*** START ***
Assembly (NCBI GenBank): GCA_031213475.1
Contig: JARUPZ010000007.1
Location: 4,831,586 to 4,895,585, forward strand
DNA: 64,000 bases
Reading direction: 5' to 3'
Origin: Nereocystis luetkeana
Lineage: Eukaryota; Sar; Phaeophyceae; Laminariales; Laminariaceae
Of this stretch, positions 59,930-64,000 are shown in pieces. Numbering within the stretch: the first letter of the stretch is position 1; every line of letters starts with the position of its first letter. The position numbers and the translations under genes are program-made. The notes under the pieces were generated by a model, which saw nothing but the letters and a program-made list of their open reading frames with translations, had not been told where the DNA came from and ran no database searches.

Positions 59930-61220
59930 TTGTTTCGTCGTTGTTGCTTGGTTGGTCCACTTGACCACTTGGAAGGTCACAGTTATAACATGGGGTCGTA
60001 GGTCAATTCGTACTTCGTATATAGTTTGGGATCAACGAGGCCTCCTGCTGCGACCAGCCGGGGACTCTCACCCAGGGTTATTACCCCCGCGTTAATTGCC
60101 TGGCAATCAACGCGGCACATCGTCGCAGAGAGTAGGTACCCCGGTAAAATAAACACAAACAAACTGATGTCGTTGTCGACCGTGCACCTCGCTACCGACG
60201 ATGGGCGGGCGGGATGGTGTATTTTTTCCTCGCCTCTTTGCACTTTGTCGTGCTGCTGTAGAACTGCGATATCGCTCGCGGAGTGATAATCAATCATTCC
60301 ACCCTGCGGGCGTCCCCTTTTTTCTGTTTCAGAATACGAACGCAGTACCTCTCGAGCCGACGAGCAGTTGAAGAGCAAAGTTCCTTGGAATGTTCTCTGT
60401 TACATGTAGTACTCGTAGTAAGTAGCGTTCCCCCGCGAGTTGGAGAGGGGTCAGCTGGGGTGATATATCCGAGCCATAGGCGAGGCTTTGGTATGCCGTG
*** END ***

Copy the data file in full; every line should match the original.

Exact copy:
Assembly (NCBI GenBank): GCA_031213475.1
Contig: JARUPZ010000007.1
Location: 4,831,586 to 4,895,585, forward strand
DNA: 64,000 bases
Reading direction: 5' to 3'
Origin: Nereocystis luetkeana
Lineage: Eukaryota; Sar; Phaeophyceae; Laminariales; Laminariaceae
Of this stretch, positions 59,930-64,000 are shown in pieces. Numbering within the stretch: the first letter of the stretch is position 1; every line of letters starts with the position of its first letter. The position numbers and the translations under genes are program-made. The notes under the pieces were generated by a model, which saw nothing but the letters and a program-made list of their open reading frames with translations, had not been told where the DNA came from and ran no database searches.

Positions 59930-61220
59930 TTGTTTCGTCGTTGTTGCTTGGTTGGTCCACTTGACCACTTGGAAGGTCACAGTTATAACATGGGGTCGTA
60001 GGTCAATTCGTACTTCGTATATAGTTTGGGATCAACGAGGCCTCCTGCTGCGACCAGCCGGGGACTCTCACCCAGGGTTATTACCCCCGCGTTAATTGCC
60101 TGGCAATCAACGCGGCACATCGTCGCAGAGAGTAGGTACCCCGGTAAAATAAACACAAACAAACTGATGTCGTTGTCGACCGTGCACCTCGCTACCGACG
60201 ATGGGCGGGCGGGATGGTGTATTTTTTCCTCGCCTCTTTGCACTTTGTCGTGCTGCTGTAGAACTGCGATATCGCTCGCGGAGTGATAATCAATCATTCC
60301 ACCCTGCGGGCGTCCCCTTTTTTCTGTTTCAGAATACGAACGCAGTACCTCTCGAGCCGACGAGCAGTTGAAGAGCAAAGTTCCTTGGAATGTTCTCTGT
60401 TACATGTAGTACTCGTAGTAAGTAGCGTTCCCCCGCGAGTTGGAGAGGGGTCAGCTGGGGTGATATATCCGAGCCATAGGCGAGGCTTTGGTATGCCGTG